‘Well behaved’ Alpine fault – experts respond

New research out today reveals that the Alpine Fault – a strike-slip fault running almost the entire length of the South Island – is surprisingly “well-behaved” in its regularity.

But good behaviour, in a scientific sense, may not bring much comfort to South Islanders.

In earthquake terms, the 850km-long fault is remarkably consistent, rupturing on average each 330 years, at intervals ranging from 140 years to 510 years.

The last major quake on the fault occurred 295 years ago, according to the GNS Science researchers who have compiled an 8000-year timeline of 24 major quakes on the fault from sediments at Hokuri Creek, near Lake McKerrow in north Fiordland.

Quoted in a press release for the paper, which is published today in the journal Science, the researchers including GNS principal scientist and manager of its Natural Hazards Research Platform Dr Kelvin Berryman, “calculate that there is a 30 percent chance a major earthquake will occur in Southern New Zealand sometime in the next 50 years”.

Long earthquake records have been obtained from only about four other faults around the world, including the San Andreas Fault in California. The latest findings underpin an idea over 100 years old – that some faults might rupture regularly, rather than at random or in clusters.

The scientists say: “We propose that it is valid to apply time-dependent earthquake recurrence models for seismic hazard estimation to similar faults worldwide”.

Other faults that have similar characteristics to the Alpine Fault include sections of the North Anatolian Fault in Turkey and the Denali Fault in Alaska.

The SMC gathered commentary from scientists on the new research:

Tim Stern Professor of Geophysics at SGEES and Institute of Geophysics
Victoria University, said:

” Berryman et al demonstrate an  impressive and compelling  geological record for periodicity  of displacement on  the southern Alpine fault at Hokuri Creek.  They also give an interesting  comparison between the displacement records of the San Andreas and the Dead Sea Fault, which  shows  all three faults behave in different ways.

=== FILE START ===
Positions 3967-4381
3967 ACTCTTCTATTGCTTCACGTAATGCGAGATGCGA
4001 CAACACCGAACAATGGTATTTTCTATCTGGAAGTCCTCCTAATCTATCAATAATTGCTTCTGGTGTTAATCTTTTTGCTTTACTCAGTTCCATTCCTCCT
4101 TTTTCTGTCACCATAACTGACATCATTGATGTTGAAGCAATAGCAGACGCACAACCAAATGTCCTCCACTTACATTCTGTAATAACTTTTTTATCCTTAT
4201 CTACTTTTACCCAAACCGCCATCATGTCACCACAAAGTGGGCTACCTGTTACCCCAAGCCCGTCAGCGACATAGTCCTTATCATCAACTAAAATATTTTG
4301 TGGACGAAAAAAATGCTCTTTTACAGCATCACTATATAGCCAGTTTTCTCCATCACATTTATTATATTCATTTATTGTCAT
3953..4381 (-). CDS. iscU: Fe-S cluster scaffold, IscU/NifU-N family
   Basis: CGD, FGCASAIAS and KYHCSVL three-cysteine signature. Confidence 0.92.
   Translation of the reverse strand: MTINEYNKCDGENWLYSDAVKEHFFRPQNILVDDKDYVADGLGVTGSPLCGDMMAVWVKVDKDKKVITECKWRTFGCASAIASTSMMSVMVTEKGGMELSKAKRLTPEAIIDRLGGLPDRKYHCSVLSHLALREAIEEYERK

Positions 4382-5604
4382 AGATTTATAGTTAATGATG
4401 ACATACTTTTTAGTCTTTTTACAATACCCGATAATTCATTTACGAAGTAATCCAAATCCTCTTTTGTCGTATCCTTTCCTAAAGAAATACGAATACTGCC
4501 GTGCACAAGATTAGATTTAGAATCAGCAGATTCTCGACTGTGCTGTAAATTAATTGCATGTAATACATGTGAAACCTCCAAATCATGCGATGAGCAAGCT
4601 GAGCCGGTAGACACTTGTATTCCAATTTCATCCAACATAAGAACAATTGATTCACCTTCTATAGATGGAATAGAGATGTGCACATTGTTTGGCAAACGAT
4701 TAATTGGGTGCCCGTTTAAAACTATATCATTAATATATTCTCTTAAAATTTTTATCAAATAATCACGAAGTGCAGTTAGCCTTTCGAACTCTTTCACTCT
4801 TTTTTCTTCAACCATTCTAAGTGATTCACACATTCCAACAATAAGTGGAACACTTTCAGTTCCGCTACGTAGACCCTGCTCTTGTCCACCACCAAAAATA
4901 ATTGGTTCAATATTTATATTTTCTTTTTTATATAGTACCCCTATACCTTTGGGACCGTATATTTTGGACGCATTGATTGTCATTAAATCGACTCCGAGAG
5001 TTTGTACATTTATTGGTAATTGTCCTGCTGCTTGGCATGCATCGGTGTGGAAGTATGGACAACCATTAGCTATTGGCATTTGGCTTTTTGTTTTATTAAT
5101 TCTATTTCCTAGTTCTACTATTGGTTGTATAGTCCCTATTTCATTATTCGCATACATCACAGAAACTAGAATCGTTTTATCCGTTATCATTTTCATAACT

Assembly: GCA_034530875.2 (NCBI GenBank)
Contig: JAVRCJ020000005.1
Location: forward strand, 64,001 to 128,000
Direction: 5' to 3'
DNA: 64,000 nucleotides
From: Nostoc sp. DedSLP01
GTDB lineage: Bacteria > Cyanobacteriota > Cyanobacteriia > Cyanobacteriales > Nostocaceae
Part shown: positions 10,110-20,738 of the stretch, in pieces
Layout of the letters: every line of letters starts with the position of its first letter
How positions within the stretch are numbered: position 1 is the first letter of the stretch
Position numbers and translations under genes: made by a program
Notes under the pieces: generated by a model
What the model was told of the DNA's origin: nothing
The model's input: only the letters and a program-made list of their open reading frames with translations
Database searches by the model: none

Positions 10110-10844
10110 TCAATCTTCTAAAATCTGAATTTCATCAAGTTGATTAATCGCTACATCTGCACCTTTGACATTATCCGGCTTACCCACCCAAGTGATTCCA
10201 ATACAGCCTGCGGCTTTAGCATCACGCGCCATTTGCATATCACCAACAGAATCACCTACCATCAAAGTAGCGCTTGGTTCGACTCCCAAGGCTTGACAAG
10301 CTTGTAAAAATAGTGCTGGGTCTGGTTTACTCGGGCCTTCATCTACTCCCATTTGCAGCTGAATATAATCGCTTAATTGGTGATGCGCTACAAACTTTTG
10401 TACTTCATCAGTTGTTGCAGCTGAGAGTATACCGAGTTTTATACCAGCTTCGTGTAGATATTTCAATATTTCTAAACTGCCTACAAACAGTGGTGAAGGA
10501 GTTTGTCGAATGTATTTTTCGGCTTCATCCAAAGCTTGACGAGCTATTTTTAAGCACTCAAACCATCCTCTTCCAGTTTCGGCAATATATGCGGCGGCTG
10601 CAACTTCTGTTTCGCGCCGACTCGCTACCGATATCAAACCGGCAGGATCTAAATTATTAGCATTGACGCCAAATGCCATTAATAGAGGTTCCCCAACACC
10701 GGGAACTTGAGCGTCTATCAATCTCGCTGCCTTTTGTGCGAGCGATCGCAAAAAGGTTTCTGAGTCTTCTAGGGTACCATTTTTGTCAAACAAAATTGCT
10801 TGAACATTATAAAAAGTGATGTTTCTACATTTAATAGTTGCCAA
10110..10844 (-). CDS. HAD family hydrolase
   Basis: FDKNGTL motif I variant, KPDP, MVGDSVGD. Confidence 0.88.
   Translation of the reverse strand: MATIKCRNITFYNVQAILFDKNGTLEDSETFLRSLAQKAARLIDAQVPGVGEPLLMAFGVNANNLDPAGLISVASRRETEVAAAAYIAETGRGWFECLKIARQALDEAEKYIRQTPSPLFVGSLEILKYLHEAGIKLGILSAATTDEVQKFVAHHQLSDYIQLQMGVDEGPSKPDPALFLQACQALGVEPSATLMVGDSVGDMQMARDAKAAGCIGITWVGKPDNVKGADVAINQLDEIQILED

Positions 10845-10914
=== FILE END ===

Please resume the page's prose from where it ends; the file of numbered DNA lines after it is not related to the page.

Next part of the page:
“It would be interesting if a similar high-resolution record could  be found elsewhere on the Alpine fault, particularly near the central section of the fault. ”

Thomas Lumley, Professor of Biostatistics, University of Auckland

“The figure of 30% chance over the next 50 years looks plausible based on the data presented.  The intervals between quakes tend to be quite close to the average interval, with relatively little spread.

“Most of the recurrence intervals longer than 295 years (the position we are now in) are shorter than 400 years, and many of them are only slightly longer than 295 years.

“That is, most of the time when a quake hasn’t happened for 295 years, it happens within the next century and often within the next half-century. Working out an accurate probability would require more details of their model, but the conclusion does look reasonable.  

“The proportional variability in recurrence times around the average is much lower than in, say, the San Andreas fault in California (the authors say the Southern Alpine fault has a coefficient of variation of 0.3, and the San Andreas has 0.7).   This means risk of earthquakes can be predicted more accurately over timespans of decades in southern NZ than in California.